The opposite of outrage?

“Elderly war-hero imprisoned for six months for making a recording of an event.” Here’s the protest site.

There’s enough in there to trigger outrage on so many levels!

Where’s our respect for someone who fought for our freedoms? We thought proportional sentencing was going up the spout after the riots, but this? Isn’t this just like Kate Belgrave and her great work to bring public council meetings under greater scrutiny?

In short, you’d expect Twitter to have exploded.

That Messrs Fry, Linehan et al would have been besieged with appeals to amplify the story. That they may even have responded. You’d think some of those wingnuts who made such a blogtastic fuss about my namesake and his shotgun would be right on it. (You can Google all that for yourselves. It began with libertarian outrage but quickly crossed into mainstream.)

But there hasn’t been an explosion.

In that particularly awkward dance of observer and observation, this blog post will no doubt “raise awareness” and make a few more people notice Mr Scarth and his plight.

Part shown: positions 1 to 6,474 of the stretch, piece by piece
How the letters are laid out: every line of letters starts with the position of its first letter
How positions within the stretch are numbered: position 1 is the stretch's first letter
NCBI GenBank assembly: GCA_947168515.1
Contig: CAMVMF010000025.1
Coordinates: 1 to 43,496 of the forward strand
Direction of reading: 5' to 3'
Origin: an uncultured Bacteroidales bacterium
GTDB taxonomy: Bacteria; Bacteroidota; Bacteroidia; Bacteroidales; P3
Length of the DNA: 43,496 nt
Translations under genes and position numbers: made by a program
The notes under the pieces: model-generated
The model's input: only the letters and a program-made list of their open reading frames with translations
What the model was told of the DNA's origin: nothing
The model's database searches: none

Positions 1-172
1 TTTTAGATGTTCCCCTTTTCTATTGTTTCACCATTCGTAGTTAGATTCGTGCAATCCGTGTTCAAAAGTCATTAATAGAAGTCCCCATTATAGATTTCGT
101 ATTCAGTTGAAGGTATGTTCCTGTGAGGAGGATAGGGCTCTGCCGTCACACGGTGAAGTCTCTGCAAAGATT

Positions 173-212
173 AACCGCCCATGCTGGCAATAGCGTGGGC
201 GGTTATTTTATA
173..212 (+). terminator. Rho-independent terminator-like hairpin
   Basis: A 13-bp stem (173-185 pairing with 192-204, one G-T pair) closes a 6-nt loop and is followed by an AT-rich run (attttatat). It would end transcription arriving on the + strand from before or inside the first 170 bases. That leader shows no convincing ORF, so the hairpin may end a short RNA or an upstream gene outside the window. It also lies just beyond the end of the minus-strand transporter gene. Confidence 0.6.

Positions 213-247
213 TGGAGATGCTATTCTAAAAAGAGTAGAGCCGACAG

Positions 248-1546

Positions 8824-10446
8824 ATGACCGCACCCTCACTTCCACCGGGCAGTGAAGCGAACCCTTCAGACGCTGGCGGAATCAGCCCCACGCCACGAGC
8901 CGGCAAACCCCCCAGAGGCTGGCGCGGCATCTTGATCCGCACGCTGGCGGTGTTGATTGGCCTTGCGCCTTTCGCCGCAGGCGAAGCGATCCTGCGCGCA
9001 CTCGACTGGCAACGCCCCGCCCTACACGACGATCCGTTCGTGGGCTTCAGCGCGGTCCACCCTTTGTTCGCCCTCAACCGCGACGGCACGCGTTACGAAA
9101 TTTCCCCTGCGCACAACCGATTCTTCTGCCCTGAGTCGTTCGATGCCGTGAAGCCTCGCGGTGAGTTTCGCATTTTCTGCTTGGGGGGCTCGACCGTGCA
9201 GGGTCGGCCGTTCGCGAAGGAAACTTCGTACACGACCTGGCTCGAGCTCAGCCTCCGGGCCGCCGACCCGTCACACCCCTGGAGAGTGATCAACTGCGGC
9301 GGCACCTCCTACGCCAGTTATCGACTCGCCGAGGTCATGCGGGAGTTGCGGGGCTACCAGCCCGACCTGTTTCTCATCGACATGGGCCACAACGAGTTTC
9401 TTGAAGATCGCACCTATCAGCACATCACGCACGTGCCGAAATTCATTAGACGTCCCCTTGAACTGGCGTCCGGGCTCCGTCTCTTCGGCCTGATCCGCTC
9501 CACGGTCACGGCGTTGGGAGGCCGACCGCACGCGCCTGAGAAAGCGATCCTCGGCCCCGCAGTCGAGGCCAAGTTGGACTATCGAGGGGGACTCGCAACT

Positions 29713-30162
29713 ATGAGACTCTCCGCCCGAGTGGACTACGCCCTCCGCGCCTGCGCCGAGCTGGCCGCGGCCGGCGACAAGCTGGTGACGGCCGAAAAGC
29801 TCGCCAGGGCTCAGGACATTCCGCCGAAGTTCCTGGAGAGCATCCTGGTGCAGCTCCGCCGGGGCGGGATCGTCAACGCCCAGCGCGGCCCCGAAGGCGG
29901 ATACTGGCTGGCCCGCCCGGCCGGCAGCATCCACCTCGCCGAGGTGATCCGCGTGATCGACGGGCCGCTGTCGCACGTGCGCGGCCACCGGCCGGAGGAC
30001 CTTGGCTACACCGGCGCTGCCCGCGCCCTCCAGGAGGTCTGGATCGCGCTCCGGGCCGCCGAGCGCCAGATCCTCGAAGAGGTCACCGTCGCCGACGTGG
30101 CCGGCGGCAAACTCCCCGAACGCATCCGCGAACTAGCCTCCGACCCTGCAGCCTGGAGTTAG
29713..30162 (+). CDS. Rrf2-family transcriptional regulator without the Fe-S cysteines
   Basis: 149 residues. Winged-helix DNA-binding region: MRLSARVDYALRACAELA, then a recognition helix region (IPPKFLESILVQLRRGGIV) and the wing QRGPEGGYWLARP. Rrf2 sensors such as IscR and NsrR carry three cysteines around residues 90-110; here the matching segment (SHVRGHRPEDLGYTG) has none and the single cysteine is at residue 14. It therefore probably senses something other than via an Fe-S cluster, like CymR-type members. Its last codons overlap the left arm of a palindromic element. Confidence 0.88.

Anyway, straight away I’m looking for mainstream media coverage of this travesty of justice. And I’m not finding much. Results for “Norman Scarth jailed” give me a lot of blog posts, but that’s all.


My attention is now very piqued.

I talk to @newsmary about it. She’s noticed this too.

And mindful of my recent post about negative dynamics in networks, I start to realise that the absence of “expected” outrage is, of itself, modifying how I feel about Mr Scarth’s case.

In short, it doesn’t smell right.

I found some other stuff too, about his previous brushes with the law. About a conviction for violence. About time spent in jail. (Google can be harshly unforgiving like that, no matter if the sentence has been served. More on this anon, in relation to my membership of the Sector Panel looking at transparency in respect of criminal justice data use and release by government.)

But I’m very eager not to judge the case one way or the other. It’s not my role, and there isn’t enough decent evidence available, even if I were so inclined.

What I am observing is that the lack of an expected response can by itself modify feelings about a situation.

Is this another sign of the conditioning we’re experiencing as our melding with the online world matures?

Category: Other

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